What should you do in the meantime?
If you are in the process of expending significant effort or money to comply with the Fiduciary Rules, you likely should put any new actions on hold pending further developments.
On the other hand, if you have modified your procedures to conform to the Fiduciary Rules, continuing to do so will not put you in any jeopardy. These Fiduciary Rules enhance the rules for fiduciary compliance, so continuing to comply is going above and beyond what was necessary before they were effective.
Special consideration: rollover advice
The one exception to the above statement is in the area relating to rollover advice. You may recall that, before the Fiduciary Rules, a fiduciary to a plan was prohibited from providing advice to participants regarding rollovers that would affect the fiduciary’s compensation. This advice constituted a self-dealing prohibited transaction, for which there was no exemption. The Fiduciary Rules did two things. First, they made everyone who gave rollover advice a fiduciary, even if there was no preexisting relationship with the plan. Second, they granted an exemption from the self-dealing rules for “level fee” advice—that is, advice by a fiduciary who receives level fees (i.e., a flat dollar amount or a set percentage of plan assets) from the plan to a participant to roll over funds to an IRA from which the fiduciary would also receive level compensation. If the Fiduciary Rules are overturned, “strangers” to the plan who give rollover advice will go back to being non-fiduciaries. However, the exemption that protected plan fiduciaries will be the proverbial baby out with the bath water.
If you are located within the 5th Circuit, you may want to refrain from relying on the level compensation exemption for rollover advice if you are a fiduciary to the plan. Advisors in other parts of the U.S., whether plan fiduciaries or other advisors, should be able to rely safely on the level fee exemption until further legal action is taken.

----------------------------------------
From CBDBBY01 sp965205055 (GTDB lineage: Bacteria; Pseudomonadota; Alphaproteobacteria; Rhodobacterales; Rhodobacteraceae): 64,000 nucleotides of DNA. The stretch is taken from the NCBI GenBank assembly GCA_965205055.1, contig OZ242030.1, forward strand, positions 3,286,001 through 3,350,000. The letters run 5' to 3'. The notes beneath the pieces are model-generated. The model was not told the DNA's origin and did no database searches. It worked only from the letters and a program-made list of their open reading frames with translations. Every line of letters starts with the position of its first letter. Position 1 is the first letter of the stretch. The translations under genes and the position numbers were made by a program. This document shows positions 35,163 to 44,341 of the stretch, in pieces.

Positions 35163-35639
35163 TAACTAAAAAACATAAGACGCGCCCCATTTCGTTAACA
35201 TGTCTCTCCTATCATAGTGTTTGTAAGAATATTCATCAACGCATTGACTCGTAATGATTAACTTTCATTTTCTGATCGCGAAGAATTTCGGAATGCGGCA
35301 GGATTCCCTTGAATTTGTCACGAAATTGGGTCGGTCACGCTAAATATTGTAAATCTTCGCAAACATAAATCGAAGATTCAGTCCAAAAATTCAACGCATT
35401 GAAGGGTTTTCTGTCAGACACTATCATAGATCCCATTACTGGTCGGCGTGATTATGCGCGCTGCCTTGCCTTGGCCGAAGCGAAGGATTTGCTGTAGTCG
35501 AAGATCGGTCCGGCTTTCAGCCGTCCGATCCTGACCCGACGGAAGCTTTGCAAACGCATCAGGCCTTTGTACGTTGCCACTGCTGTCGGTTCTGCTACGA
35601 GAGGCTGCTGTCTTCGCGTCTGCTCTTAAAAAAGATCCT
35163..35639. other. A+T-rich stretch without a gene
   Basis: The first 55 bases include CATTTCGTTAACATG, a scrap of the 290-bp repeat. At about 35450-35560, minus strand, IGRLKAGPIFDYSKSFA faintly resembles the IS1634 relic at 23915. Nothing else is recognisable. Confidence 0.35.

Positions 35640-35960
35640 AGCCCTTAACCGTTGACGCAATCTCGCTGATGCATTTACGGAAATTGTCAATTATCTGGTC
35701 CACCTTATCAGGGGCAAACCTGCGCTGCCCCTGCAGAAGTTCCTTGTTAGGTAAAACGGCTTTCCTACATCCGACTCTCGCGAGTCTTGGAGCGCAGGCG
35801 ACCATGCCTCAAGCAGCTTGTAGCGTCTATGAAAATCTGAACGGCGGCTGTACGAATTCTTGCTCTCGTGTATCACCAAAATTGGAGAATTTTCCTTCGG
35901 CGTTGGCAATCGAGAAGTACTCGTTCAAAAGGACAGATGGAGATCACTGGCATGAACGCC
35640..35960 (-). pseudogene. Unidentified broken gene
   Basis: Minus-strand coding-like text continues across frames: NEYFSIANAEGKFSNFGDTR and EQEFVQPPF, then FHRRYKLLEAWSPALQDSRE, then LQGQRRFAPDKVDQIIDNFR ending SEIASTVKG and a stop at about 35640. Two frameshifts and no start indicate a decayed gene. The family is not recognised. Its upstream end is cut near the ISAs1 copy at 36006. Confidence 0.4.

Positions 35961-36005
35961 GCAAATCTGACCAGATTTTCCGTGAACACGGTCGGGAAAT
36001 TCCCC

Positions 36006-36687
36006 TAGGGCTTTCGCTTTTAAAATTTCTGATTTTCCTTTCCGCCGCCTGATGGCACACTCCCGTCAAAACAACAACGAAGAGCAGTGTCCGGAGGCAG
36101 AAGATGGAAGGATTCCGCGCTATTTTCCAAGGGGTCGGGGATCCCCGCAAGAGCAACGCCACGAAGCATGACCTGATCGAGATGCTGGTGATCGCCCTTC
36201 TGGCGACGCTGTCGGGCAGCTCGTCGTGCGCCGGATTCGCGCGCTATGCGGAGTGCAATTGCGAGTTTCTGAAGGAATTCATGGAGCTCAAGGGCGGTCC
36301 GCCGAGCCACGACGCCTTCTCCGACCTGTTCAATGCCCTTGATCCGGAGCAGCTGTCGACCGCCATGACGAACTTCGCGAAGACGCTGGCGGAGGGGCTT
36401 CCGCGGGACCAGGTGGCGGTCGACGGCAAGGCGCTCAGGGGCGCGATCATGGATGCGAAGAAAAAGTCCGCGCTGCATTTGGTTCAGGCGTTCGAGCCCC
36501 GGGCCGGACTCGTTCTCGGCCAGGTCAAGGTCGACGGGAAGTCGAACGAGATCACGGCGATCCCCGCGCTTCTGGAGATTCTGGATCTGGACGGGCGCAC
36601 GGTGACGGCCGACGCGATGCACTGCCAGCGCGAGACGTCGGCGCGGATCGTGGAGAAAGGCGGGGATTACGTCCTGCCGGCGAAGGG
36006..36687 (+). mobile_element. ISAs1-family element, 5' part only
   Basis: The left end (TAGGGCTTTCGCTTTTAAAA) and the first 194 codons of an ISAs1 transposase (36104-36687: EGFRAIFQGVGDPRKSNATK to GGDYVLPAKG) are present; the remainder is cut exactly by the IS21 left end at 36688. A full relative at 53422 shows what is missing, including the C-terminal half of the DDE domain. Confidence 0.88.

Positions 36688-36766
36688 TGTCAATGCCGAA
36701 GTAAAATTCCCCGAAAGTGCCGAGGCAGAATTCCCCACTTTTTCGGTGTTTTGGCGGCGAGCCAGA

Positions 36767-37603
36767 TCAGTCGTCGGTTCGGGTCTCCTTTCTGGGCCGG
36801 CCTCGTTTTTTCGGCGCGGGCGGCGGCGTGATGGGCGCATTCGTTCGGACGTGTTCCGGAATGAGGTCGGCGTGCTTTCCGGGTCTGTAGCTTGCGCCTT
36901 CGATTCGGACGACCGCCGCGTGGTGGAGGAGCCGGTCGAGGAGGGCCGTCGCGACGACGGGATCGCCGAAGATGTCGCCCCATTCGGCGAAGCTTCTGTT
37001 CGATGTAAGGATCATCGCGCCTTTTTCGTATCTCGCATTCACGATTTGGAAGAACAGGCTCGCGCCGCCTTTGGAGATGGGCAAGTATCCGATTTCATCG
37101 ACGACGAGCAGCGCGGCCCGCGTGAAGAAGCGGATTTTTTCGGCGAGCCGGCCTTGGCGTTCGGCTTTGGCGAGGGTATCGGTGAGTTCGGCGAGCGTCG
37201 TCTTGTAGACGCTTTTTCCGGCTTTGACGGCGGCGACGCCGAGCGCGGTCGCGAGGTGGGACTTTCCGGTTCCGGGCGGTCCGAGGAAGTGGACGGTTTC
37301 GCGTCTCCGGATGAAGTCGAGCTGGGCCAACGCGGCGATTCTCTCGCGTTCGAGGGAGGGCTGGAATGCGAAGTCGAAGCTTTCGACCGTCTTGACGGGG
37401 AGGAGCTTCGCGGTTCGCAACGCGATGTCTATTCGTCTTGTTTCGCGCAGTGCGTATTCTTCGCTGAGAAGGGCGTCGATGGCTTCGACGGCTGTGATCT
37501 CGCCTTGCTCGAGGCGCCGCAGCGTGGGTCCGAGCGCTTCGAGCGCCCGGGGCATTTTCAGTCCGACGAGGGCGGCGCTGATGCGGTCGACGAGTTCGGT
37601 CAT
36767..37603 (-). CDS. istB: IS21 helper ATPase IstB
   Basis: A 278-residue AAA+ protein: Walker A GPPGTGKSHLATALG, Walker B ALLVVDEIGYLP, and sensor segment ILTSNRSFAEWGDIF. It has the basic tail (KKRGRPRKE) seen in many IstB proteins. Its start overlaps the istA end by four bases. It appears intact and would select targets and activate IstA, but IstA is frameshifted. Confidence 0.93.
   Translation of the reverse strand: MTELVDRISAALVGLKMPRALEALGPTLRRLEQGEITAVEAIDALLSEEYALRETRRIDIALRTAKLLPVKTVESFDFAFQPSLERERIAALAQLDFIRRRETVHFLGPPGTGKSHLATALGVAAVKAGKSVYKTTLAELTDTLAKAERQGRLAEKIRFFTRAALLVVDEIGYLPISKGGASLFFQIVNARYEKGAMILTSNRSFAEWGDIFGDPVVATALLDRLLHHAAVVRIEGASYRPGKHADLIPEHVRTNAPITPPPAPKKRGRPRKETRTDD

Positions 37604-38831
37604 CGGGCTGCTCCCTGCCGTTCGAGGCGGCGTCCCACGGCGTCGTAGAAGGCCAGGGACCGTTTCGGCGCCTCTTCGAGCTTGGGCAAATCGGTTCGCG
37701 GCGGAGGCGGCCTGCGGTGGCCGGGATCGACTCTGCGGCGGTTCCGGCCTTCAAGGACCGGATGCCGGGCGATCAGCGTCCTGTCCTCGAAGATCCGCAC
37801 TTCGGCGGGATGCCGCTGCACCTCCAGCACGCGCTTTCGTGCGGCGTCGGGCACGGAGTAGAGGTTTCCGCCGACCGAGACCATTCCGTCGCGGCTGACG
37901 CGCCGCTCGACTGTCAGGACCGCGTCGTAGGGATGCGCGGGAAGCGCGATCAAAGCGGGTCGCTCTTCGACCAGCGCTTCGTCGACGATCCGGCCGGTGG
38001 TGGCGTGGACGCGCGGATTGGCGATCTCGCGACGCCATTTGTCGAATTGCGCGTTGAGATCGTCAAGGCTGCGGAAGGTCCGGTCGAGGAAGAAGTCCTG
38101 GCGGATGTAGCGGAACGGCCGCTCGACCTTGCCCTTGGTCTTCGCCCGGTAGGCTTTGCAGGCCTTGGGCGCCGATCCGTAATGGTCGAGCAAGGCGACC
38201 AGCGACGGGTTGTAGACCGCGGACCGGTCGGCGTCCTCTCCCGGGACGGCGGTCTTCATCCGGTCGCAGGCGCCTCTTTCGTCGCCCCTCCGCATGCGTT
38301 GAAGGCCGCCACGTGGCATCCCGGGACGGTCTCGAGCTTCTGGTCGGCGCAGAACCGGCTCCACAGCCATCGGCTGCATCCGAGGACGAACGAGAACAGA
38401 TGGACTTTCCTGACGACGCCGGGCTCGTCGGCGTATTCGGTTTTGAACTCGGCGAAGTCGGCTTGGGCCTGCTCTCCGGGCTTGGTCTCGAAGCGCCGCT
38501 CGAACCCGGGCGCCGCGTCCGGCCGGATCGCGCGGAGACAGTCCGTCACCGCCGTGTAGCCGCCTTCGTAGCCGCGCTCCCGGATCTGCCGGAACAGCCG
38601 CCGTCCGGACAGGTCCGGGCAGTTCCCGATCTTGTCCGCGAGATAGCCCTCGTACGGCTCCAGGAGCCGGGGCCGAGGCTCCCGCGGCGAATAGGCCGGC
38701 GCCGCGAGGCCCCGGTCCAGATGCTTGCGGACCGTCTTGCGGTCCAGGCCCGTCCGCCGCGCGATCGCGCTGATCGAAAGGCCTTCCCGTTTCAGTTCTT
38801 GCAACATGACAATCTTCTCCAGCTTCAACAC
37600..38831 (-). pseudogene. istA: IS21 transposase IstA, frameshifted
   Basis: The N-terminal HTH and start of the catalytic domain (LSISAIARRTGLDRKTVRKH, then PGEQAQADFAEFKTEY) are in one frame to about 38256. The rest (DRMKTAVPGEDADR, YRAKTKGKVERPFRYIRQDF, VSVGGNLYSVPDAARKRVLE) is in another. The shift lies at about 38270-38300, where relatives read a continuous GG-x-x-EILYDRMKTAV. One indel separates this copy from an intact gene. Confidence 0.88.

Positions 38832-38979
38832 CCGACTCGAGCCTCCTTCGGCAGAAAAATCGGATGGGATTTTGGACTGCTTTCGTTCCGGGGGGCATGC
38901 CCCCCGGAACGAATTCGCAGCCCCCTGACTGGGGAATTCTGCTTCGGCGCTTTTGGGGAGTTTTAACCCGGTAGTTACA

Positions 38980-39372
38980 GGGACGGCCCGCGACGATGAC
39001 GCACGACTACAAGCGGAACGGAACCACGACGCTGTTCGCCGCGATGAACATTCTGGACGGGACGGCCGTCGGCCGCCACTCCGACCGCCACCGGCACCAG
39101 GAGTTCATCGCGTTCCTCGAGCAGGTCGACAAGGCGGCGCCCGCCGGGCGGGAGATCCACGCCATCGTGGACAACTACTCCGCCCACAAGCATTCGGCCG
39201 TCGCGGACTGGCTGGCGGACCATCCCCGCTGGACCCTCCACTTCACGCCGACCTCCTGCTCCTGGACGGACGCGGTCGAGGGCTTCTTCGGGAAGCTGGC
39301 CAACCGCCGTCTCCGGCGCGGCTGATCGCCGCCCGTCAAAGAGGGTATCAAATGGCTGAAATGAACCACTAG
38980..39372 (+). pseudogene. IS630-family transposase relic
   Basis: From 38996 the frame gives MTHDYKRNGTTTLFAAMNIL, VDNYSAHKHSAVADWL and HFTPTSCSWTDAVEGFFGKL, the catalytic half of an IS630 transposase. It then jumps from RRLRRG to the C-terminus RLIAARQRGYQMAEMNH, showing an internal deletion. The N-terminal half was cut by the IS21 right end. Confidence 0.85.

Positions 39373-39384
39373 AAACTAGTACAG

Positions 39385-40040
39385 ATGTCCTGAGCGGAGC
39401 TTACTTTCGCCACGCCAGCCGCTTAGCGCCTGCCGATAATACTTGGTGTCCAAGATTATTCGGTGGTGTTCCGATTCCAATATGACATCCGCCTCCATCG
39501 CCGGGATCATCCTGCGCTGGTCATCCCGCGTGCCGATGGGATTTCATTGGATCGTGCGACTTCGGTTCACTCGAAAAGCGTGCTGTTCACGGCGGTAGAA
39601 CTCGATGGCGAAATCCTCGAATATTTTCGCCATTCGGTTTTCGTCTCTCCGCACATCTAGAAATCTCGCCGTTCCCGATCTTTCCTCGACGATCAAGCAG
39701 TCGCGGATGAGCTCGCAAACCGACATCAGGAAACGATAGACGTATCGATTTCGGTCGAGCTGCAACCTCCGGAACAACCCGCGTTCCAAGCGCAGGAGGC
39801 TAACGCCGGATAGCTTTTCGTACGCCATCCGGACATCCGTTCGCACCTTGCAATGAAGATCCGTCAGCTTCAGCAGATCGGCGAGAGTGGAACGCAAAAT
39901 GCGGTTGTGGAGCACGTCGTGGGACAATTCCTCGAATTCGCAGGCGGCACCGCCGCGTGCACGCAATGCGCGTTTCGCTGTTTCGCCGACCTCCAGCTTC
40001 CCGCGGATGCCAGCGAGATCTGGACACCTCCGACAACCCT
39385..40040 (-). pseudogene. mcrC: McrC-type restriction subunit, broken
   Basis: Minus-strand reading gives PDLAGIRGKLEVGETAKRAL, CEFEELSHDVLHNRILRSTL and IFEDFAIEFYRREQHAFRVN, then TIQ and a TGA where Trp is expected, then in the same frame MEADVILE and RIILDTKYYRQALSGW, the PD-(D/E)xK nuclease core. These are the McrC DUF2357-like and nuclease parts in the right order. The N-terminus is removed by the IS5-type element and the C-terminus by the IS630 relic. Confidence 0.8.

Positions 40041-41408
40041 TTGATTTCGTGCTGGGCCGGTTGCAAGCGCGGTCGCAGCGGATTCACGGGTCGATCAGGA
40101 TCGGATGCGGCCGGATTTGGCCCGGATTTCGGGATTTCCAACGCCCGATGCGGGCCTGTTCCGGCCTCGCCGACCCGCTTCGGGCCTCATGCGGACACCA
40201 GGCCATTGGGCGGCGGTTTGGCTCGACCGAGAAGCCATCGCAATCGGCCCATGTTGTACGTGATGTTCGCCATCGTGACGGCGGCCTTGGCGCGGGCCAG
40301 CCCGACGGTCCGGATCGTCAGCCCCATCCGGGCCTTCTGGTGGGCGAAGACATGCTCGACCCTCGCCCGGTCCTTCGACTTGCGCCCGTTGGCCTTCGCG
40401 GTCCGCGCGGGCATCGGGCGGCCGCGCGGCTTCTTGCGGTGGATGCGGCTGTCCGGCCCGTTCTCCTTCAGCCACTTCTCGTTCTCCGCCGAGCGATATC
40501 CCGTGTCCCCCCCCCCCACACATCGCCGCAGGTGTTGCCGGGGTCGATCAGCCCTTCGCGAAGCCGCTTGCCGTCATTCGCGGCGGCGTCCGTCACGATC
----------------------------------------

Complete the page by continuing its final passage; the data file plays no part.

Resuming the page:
One More Current Development to Mention
While vaguely defending the increase to VCP fees in its response to a comment letter to ASPPA (stating, much to the wry amusement of those of us who do these filings, that the time needed to review a VCP application is the same for small as for large plans), the IRS has walked back the increase in user fees for determination letters on plan termination. These fees had been increased from $2,300 to $3,000 in Rev. Proc. 2018-6. In Rev. Proc. 2018-19, issued by the IRS on March 14, the IRS agreed to return to the $2,300 fee level for these applications. Of course, this may be a pyrrhic victory for practitioners, as these applications are filed relatively rarely (certainly when compared to VCP filings).
PENSIONS ON PEACHTREE
April 23-24, 2018
Hurry – early registration ends soon!
Earn up to 15 CE credits, including 2 ethics credit hours!
From FBLC: Ilene Ferenczy, Alison Cohen, Derrin Watson, Aaron Moody
From FIS: Robert Richter, David Schultz
– Keeping Current – everything you should know about what is happening in Congress, the Administration, and the Courts
– New Nightmares on TPA Street – The Latest Horrors!
– Who’s the Employer Case Studies
– Missing Participants and Uncashed Checks
– Practical EPCRS Fixes
– Plan Documents and What’s the Plan?
– Practice-oriented discussions:
Fiduciary (Mitigating Practitioner Liability)
MEPs and PEPs
– Ethics the Fun Way!
– Ask the Oracles!
And don’t miss the annual POP BBQ hosted by Ilene, and the Sunday night Georgia Cocktail Hour! No trip to the Pensions on Peachtree conference is complete without these fun (and yummy) networking events. Y’all come on over!!
Conference Location: Atlanta Marriott Century Center/Emory Area, Atlanta, GA.
Program details and online registration available here.